SYNTHESIS OF NEMATODE SIGNALING MOLECULES
Because of the high homology of signaling pathways to higher animals, C. elegans has become a preferred model organism to study animal development and human diseases, including Alzheimer’s diseases (AD) and obesity. C. elegans produce a family of small molecules called ascarosides, which are based on glycosides of the dideoxysugar ascarylose. This family of small molecules function as signaling molecules that regulate many aspects of their life history, including development, lifespan, social communication, as well as interactions with other species. Ascarosides not only regulate many aspects of worm biology, they can also be perceived by plant and even mammals: with a history of hundreds of million years, plants and animals have evolved to recognize ascarosides as an ancient molecular signature of nematodes. For example, ascr#18 can trigger the defense response of almost all plants and increase their resistance to multiple plants diseases, while ascr#7 can suppress the development of autoimmune diseases on mouse models. Given the significance of ascaroside-based signaling molecules, there exists a need to develop approaches to synthesize ascarosides efficiently, elucidate perception mechanisms, and determine how they are metabolized in vivo. Deeveloping appropriate chemical strategies to address these challenges forms the central goal of this thesis. In Chapter 1, I will present a versatile approach to ascaroside synthesis I developed. Compared to previous methods, this new approach enables regioselective modification and thus greatly facilitates structure activity relationship (SAR) studies. In Chapter 2, I will present a thiol-catalyzed redox rearrangement approach to synthesize ascarosides that further simplifies ascaroside synthesis, reducing the number of steps required to synthesize protected ascarylose from commercially available starting material from seven to three. Chapter 3 describes development, synthesis, and biological evaluation of trifunctional probes to identify the receptors of ascarosides. Specifically, the synthesis of four ascr#8 probes will be reported, two of which retained biological activity comparable to that of the natural, unmodified ascaroside. Chapter 4 describes the innovative application of isotope labeling to detect and identify new ascaroside metabolites and related metabolic pathways. In Chapter 5, applications of the synthetic strategies developed in chapter 1 and 2 to the syntheses of several peroxisomal β-oxidation-dependent ascaroside derivatives are described. In chapter 6, the identification and assignment of absolute configuration of a peroxisomal α-oxidation shunt metabolite ameth#11 are described, in addition to a synthesis of enantiomerically pure ameth#11 biological evaluation.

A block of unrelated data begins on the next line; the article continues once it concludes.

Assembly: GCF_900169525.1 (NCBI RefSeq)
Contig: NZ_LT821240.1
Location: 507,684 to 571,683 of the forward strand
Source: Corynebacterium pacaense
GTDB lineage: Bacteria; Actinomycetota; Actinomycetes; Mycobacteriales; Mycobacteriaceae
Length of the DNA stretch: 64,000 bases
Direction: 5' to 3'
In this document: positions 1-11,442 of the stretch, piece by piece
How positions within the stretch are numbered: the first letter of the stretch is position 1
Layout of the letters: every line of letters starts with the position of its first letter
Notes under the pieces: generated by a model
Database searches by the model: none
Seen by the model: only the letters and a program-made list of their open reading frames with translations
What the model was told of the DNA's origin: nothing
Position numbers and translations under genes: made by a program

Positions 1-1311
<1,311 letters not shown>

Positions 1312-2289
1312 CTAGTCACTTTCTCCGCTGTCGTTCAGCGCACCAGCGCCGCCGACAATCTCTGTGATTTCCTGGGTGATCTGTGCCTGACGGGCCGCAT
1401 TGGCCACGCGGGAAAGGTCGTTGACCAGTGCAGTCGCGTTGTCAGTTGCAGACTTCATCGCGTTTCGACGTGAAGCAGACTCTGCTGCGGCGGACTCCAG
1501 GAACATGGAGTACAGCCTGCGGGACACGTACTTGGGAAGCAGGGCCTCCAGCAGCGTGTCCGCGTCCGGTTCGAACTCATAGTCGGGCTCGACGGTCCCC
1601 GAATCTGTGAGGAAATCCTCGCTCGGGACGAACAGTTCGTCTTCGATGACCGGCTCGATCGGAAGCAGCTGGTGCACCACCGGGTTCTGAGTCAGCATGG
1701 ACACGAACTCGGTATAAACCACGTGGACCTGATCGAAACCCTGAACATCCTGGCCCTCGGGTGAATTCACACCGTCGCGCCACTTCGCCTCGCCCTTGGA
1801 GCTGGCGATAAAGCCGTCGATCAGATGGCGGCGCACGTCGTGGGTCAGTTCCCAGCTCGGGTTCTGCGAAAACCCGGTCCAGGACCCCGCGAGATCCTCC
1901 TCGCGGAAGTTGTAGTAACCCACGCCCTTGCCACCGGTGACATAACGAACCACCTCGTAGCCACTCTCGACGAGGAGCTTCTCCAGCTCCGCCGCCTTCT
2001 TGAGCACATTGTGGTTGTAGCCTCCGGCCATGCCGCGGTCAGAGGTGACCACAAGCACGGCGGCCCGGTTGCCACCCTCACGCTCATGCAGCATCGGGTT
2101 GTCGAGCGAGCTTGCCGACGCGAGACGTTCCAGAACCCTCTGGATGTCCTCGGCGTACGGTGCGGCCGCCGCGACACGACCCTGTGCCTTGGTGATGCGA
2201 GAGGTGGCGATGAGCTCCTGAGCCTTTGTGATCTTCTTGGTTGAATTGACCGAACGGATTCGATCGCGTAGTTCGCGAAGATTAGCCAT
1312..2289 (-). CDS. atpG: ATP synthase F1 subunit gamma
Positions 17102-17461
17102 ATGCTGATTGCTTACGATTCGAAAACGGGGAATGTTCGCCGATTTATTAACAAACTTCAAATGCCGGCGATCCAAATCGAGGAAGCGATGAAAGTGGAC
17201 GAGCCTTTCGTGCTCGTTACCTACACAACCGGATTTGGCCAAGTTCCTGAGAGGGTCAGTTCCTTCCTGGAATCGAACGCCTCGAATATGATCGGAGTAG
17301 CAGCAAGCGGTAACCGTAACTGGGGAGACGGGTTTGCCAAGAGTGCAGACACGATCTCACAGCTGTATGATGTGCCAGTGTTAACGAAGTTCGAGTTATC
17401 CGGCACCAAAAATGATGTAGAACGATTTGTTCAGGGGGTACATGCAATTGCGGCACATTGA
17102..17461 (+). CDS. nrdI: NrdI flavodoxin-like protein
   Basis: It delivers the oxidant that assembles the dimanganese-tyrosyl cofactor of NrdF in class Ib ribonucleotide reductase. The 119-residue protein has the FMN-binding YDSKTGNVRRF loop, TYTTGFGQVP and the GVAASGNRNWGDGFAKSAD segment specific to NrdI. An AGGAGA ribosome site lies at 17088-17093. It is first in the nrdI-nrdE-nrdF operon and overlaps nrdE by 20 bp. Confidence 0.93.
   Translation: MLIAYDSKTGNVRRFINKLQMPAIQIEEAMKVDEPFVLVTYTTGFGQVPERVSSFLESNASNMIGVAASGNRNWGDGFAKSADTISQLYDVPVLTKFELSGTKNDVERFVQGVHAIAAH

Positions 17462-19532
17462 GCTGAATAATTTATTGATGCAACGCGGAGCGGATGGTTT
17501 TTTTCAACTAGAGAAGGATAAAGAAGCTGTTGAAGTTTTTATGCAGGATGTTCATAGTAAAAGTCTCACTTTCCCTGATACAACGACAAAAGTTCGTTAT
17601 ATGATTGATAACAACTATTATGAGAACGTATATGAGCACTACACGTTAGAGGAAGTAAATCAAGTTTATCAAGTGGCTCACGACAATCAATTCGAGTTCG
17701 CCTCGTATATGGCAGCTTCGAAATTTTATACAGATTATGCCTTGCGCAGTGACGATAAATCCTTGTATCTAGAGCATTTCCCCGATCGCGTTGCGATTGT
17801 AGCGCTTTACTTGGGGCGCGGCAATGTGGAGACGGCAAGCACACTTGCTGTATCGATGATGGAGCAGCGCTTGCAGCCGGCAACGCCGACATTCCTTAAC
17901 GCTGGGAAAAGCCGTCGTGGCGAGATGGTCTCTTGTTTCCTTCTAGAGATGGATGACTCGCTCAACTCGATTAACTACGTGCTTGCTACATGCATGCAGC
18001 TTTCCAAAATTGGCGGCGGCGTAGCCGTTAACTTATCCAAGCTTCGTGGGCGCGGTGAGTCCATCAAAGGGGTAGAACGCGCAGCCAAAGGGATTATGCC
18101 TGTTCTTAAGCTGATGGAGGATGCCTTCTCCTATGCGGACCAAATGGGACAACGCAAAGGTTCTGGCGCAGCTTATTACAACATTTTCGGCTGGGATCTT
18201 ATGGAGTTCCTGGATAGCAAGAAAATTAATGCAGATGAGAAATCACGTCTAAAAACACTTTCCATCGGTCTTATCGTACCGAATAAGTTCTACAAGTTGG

Lin, Hening; Fors, Brett P.
Chemistry and Chemical Biology
Ph. D., Chemistry and Chemical Biology
Doctor of Philosophy
dissertation or thesis